Further, the write, “Using newly available price transparency data, our study in JAMA Network Open revealed that both commercial negotiated prices and cash prices in physician-owned hospitals were about one-third lower than their competitors across eight common services.”
The authors note further that “Ample evidence also suggests that physician-owned hospitals enhance physician engagement, provide higher-quality care, and have improved patient satisfaction, lower costs, and better infection rates compared with their competitors.”
Indeed, they write, “Critics of physician-owned hospitals -- mostly non-physician owned hospitals -- argue that physician ownership creates financial conflicts of interest, because of the concern that physician owners would have both the means and motivation to refer patients to their hospitals for unwarranted care. They would then have the opportunity to make money both from the care they provide and from any profits their hospitals realize (so-called ‘double dipping’). The reality is that such "double dipping" can occur in large integrated healthcare delivery systems that own physician groups. This set up allows for it. For example, Optum, a subsidiary of the insurer UnitedHealth Group, is affiliated with 70,000 physicians, making it the largest employer of physicians in the U.S. These health systems are not subject to self-referral restrictions and can even mandate that contracted physicians refer patients to their hospitals.”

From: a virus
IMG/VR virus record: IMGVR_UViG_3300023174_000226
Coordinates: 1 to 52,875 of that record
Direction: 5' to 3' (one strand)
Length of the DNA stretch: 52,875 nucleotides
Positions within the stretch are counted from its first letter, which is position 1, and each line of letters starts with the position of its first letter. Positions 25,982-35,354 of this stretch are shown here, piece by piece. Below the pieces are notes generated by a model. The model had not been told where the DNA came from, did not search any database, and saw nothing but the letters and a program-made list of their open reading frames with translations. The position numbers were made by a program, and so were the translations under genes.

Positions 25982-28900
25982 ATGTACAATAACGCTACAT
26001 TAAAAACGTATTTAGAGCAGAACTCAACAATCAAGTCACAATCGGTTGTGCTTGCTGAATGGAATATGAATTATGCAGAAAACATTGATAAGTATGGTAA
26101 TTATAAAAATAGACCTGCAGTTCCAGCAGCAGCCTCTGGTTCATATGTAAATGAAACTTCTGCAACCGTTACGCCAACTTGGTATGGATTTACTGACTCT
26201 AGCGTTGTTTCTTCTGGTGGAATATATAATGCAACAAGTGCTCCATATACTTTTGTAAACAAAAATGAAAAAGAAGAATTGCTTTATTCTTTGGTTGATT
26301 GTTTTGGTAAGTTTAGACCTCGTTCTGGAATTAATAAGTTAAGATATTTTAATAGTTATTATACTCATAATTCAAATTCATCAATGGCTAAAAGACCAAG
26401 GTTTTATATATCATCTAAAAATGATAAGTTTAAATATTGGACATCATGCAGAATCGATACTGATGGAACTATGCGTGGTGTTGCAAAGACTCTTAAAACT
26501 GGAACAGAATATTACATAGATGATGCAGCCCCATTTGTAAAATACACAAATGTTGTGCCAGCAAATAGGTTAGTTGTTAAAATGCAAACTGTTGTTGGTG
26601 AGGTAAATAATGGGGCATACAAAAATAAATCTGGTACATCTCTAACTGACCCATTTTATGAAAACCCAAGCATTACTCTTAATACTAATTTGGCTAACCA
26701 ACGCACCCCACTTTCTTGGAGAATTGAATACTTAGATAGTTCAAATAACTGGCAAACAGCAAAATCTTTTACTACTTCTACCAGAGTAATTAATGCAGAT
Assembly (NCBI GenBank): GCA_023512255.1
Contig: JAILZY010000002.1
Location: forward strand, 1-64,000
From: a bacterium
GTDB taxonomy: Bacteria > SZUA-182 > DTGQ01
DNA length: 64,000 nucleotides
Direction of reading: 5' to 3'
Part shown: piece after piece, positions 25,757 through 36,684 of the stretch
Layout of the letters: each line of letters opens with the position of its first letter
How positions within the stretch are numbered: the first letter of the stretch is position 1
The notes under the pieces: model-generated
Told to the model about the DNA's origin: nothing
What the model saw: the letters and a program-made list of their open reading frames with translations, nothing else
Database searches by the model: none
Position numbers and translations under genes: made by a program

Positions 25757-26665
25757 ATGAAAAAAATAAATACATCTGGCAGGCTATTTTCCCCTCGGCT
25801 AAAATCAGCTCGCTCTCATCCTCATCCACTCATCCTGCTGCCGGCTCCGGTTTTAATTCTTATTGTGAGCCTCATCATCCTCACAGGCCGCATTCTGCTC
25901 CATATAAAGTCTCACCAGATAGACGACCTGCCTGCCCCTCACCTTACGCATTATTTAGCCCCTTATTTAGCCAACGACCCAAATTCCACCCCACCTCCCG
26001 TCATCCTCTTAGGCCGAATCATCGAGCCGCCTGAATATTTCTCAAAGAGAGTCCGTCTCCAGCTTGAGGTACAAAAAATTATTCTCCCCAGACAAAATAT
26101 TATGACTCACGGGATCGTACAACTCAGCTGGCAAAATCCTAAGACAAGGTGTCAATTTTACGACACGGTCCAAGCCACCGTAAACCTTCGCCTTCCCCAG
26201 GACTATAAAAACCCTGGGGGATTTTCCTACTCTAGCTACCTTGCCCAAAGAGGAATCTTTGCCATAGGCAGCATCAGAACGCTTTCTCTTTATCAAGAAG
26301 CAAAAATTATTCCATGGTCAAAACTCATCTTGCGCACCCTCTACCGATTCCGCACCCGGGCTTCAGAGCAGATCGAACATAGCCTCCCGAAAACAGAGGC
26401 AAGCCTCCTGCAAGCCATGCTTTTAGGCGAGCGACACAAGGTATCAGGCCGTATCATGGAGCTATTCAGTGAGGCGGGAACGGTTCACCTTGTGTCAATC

Indeed, write Plummer (a professor of accounting and of medical education at Texas Christian University in Fort Worth), Cram (a professor of medicine at the University of Texas Medical Branch in Galveston), and Bai (a professor of accounting and of health policy and management at Johns Hopkins University in Baltimore), “The Federal government's restrictions on physician-owned hospitals create an unfair playing field that protects the interests of powerful hospitals. As a result of protectionism, health system consolidation has accelerated. We now have market domination by a limited number of powerful health systems with unparalleled pricing power. Patients and employers have ended up with limited choices and higher prices. We need more, not fewer, physician-owned hospitals,” they argue. “They deliver high-quality care at lower prices, instill competition in the hospital market, expand patient access to quality care, and pay taxes. Congress should create value for American workers and employers by lifting restrictions on physician-owned hospitals. If these hospitals are truly bad, market competition will make them irrelevant. Do not pick winners and losers. Let them compete!”
The advocacy of Plummer, Cram, and Bai is, however, still opposed by the hospital industry. Just last month, the American Hospital Association came out with a strongly worded broadside penned by president and CEO Rick Pollack, who argued in a post entitled “Keeping the Brakes on Physician-owned Hospitals Is Best for Patients,” that “Closing the loophole made good sense then, and it makes even better sense now. We’re concerned that some members of Congress want to roll back this basic patient protection by eliminating Medicare’s prohibition on physician self-referral to new physician-owned hospitals (POHs) and all restrictions on their growth,” Pollack wrote.